After more than 7 years working in radio and podcasting at The Wall Street Journal, Mathew Passy was laid off. While figuring out his next steps, a few brands reached out for podcast consulting.

“I figured, why not?” he shared with Shoutout Arizona. “The number of clients just kept growing and growing until I realized that I could be doing this full time. I never imagined myself as an entrepreneur, but I am glad I went down this road.”

MPassy Productions, launched in 2015, would become The Podcast Consultant. Seven years later, doing more than $750,000 in annual revenue, Passy received a LinkedIn message from an interested buyer.

“My instant reaction was this is spam,” Passy told They Got Acquired.

How The Podcast Consultant grew to work with 200+ clients

Bootstrapped, The Podcast Consultant grew into a team of 24 contractors, with three working full time. The agency helped more than 100 podcasts edit and launch shows. It also provided consulting and coaching to more than 200 clients.

Passy credits The Podcast Consultant’s growth to word-of-mouth referrals.

One of his early clients, Patrick O’Shaughnessy, found Passy on LinkedIn. O’Shaughnessy needed help producing his new podcast, Invest Like the Best.

“His show quickly blew up,” Passy explained on an episode of The Business Brew, also a client of The Podcast Consultant. “When guests, friends and fans said, ‘Man, I love your show. I want a podcast. How do you do that?’ [O’Shaughnessy] was kind enough to say, ‘Talk to Mathew.’”

This turned into relationships with Capital Allocators with Ted Seides, Animal Spirits with Michael and Ben and more.

Passy explained his biggest challenges were overcoming imposter syndrome and delegating responsibilities to help the company scale.

“I was very capable of saying ‘One little mistake, and we’re going to wind up on the streets,’” he said on The Business Brew. “It was very hard for me to let go.”

Passy said he faced his fears by making sure his contractors were committed. He often had new contractors work on internal shows first — as a trial. Once they proved they were capable of high-quality work, they moved to client work.

With time, happy contractors began referring new team members.

“Once we built a relationship with someone, we trusted their instincts,” Passy said. “They had shown that they care about the work, the clients and the company’s future, and it became a lot easier to trust them.”

A cold LinkedIn message leads to a high 6-figure sale

The story of how The Podcast Consultant sold starts out like many: Passy wasn’t looking to sell.

But he received a LinkedIn message from Karl Hughes, the CEO of Hughes founded the niche content marketing agency in 2020 with partner Manuel Weiss and grew it to $2.5 million in revenue in two years, according to Hughes’ LinkedIn profile.

In a post on his site, Hughes explained they faced a crossroads — they were going to either sell or add to it through an acquisition. They settled on the latter and set parameters to narrow the playing field.

“We asked ourselves: What service do we think there will be more demand for in 10 years than there is today?” he wrote.

Opting out of working with a broker, Hughes began sending LinkedIn messages to other founders. That’s how he connected with Passy.

Once Passy realized the message wasn’t spam, he warmed to the idea of selling The Podcast Consultant. “I have been working very long hours for a long time, and the opportunity to get a break, reset and start something new on better footing appealed to me,” he told They Got Acquired.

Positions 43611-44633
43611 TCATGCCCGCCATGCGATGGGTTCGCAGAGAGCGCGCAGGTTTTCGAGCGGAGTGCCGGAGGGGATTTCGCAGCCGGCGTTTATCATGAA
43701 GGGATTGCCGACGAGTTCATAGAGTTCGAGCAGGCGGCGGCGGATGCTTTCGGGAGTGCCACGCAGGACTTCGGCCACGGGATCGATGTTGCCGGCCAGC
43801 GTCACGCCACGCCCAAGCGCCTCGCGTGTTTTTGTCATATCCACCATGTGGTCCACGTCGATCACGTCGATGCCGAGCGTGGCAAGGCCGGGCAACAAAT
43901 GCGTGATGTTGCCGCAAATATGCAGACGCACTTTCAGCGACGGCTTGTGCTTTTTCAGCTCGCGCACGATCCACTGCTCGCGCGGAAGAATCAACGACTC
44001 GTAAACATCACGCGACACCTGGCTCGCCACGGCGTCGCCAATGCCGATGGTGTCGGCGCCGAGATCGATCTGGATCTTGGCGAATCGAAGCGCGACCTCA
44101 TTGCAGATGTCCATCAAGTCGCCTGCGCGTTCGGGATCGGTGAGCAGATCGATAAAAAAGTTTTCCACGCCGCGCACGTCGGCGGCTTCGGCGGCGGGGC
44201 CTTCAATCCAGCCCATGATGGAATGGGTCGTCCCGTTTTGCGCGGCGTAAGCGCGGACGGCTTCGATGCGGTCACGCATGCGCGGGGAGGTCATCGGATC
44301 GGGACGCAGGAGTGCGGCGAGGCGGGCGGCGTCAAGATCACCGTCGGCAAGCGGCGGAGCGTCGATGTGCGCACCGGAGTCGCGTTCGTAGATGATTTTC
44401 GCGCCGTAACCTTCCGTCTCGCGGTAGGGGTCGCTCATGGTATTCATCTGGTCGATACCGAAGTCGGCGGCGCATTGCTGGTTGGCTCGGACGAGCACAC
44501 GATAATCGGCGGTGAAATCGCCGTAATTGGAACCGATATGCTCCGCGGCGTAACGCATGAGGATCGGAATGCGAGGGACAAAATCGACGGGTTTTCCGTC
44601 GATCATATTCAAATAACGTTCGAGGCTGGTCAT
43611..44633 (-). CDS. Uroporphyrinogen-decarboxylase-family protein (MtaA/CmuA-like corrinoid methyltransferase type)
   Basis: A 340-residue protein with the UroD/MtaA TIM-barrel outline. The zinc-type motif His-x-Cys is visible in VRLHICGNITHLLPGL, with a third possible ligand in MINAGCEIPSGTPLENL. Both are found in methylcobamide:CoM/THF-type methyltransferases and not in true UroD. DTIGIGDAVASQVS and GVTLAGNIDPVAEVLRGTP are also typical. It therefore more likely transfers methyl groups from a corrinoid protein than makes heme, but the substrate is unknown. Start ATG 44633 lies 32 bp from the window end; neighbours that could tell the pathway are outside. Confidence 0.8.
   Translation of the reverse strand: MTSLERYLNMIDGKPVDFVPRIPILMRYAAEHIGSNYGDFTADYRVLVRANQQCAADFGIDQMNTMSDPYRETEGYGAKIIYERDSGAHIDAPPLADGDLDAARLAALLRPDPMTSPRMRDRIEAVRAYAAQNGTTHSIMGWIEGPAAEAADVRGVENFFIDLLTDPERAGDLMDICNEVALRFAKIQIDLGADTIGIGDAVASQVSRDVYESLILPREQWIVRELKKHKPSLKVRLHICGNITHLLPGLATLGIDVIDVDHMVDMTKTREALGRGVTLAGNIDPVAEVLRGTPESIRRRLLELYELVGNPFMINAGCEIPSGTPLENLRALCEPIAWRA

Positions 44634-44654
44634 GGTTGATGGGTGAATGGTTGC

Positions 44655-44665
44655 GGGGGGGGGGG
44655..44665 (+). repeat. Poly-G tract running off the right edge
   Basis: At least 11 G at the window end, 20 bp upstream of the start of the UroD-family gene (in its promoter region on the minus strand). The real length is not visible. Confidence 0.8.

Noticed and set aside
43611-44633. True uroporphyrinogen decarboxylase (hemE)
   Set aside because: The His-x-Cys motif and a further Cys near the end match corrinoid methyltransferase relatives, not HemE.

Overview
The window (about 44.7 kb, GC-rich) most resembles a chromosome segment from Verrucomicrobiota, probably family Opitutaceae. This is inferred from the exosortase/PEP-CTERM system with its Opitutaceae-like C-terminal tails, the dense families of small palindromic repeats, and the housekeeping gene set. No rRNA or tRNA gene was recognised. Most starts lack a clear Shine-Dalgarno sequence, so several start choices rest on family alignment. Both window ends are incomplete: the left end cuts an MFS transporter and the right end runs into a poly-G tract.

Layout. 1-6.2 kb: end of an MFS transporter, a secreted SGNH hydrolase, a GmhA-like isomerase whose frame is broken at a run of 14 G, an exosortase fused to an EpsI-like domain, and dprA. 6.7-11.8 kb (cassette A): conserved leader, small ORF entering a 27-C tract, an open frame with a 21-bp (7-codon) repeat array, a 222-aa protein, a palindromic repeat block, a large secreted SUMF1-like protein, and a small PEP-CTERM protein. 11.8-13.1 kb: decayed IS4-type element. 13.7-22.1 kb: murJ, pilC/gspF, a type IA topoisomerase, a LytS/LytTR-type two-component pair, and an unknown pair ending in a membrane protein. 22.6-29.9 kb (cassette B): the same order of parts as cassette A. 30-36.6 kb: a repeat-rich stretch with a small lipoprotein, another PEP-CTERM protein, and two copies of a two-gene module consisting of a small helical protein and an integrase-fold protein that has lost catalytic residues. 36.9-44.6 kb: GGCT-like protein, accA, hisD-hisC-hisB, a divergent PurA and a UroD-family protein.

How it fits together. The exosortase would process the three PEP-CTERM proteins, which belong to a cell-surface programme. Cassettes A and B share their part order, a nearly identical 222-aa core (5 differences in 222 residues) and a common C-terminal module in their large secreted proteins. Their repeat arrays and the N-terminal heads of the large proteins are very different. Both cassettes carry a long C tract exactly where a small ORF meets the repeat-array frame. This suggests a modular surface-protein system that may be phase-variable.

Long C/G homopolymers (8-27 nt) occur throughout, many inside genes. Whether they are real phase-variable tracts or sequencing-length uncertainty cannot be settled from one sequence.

Plus, Passy shared on Twitter he was excited for new energy and fresh ideas from the team, which has “a wealth of experience in digital marketing and they are dedicated to upholding the standards we have established.”

Passy continued in the Twitter thread: “Above all else, in the months I’ve been working with them on this deal, they’ve also exuded something that many of our clients discuss in their podcasts, the need for empathy. And if I didn’t believe this to be true about them, I would never have considered such a move.”

Selling The Podcast Consultant: ‘a tightrope to walk’

In October 2022, the two parties signed a letter of intent. Hughes was eager for the transaction to go through by early January, he wrote in his blog post. But, like many deals, due diligence took longer than expected.

During this time, Passy said the biggest challenge was running the business knowing a potential sale was on the horizon.

“There was a lot of waiting to find out if it was still happening,” he told They Got Acquired. “So do I make big changes before someone else takes over and create a jarring experience for clients? Do I not do anything but run the risk of the sale not going through? It was a tightrope to walk.”

The deal went through in April 2023 for high 6 figures, Hughes told us. According to his blog post, they paid 50% upfront at signing, 35% was to be held in escrow for six months and was contingent on Passy’s fulfillment of a part-time employer contract to help with the transition, and 15% will be paid over five years via a seller’s note at a fixed interest rate.

The Podcast Consultant will remain an independent company for the foreseeable future, Hughes said. Eventually, he plans to cross-sell services between the two companies, so they will feel more unified.

Passy’s advice to founders who are selling?

“Get your ducks in a row. Make sure your paperwork is tight, your systems are well documented and that you are emotionally ready for the roller coaster. I had to proceed most days as if it wasn’t going to happen so as to not fear that possibility.”

After Passy’s 6 months of consulting work with, he plans to take 2 to 3 months “to just relax and breathe,” he shared on Twitter.